The Democratic Efficiency Debate and Definitions of Political Equilibrium

The Democratic Efficiency Debate and Definitions of Political Equilibrium An ongoing debate has been occurring within public choice for over a decade concerning the efficiency of democracy. Virginia Political Economy holds that political markets perform very differently from traditional markets. Chicago Political Economy, exemplified by the work of Becker and Wittman, maintains that political equilibrium, properly defined, is relatively efficient. I argue that the debate can be understood at least partially in methodological terms: Chicago views politics exclusively within the equilibrium framework of traditional economics, while Virginia draws at least implicitly on Austrian economics' view of the economy as a disequilibrium process. I contend that the factors which public choice scholarship has identified as distinguishing politics from markets—rational ignorance, majority rule, collective outcomes—affect the performance of politics as a process even if political equilibrium is relatively efficient. http://www.deepdyve.com/assets/images/DeepDyve-Logo-lg.png The Review of Austrian Economics Springer Journals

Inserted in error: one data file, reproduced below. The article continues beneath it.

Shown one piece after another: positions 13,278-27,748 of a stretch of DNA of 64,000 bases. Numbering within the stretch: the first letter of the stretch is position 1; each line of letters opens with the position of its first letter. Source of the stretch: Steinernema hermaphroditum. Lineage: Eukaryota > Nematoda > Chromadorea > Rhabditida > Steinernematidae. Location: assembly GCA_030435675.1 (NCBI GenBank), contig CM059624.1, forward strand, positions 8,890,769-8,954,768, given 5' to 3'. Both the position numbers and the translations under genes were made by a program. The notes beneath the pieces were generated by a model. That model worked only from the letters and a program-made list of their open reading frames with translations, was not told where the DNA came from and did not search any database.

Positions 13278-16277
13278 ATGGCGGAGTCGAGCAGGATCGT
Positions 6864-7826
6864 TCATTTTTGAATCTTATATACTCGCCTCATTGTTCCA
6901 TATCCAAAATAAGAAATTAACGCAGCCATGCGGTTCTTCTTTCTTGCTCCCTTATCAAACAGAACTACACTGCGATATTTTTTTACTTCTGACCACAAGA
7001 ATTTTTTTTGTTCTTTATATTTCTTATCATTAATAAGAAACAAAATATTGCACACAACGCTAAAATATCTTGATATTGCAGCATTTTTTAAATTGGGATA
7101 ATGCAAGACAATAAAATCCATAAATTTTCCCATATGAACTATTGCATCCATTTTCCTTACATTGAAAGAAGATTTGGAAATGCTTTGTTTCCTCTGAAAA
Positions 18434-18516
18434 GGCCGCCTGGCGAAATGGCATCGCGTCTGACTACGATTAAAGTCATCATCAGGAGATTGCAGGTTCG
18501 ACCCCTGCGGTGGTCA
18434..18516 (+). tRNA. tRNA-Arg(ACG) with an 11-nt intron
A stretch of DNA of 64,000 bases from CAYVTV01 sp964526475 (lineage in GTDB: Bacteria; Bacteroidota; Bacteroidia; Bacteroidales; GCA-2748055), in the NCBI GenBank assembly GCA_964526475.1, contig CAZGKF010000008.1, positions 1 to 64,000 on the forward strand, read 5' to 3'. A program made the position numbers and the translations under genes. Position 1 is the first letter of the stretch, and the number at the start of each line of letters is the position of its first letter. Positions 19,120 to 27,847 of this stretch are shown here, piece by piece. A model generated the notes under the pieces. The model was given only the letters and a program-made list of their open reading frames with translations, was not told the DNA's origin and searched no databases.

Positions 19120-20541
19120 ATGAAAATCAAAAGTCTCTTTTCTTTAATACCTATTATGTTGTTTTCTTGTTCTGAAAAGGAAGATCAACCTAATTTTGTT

The Democratic Efficiency Debate and Definitions of Political Equilibrium

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Publisher
Springer Journals
Copyright
Copyright © 2002 by Kluwer Academic Publishers
Subject
Economics; Public Finance; Political Science; History of Economic Thought/Methodology
ISSN
0889-3047
eISSN
1573-7128
D.O.I.
10.1023/A:1015766621802
Publisher site
See Article on Publisher Site

Abstract

An ongoing debate has been occurring within public choice for over a decade concerning the efficiency of democracy. Virginia Political Economy holds that political markets perform very differently from traditional markets. Chicago Political Economy, exemplified by the work of Becker and Wittman, maintains that political equilibrium, properly defined, is relatively efficient. I argue that the debate can be understood at least partially in methodological terms: Chicago views politics exclusively within the equilibrium framework of traditional economics, while Virginia draws at least implicitly on Austrian economics' view of the economy as a disequilibrium process. I contend that the factors which public choice scholarship has identified as distinguishing politics from markets—rational ignorance, majority rule, collective outcomes—affect the performance of politics as a process even if political equilibrium is relatively efficient.

Journal

The Review of Austrian EconomicsSpringer Journals

Published: Oct 18, 2004

References

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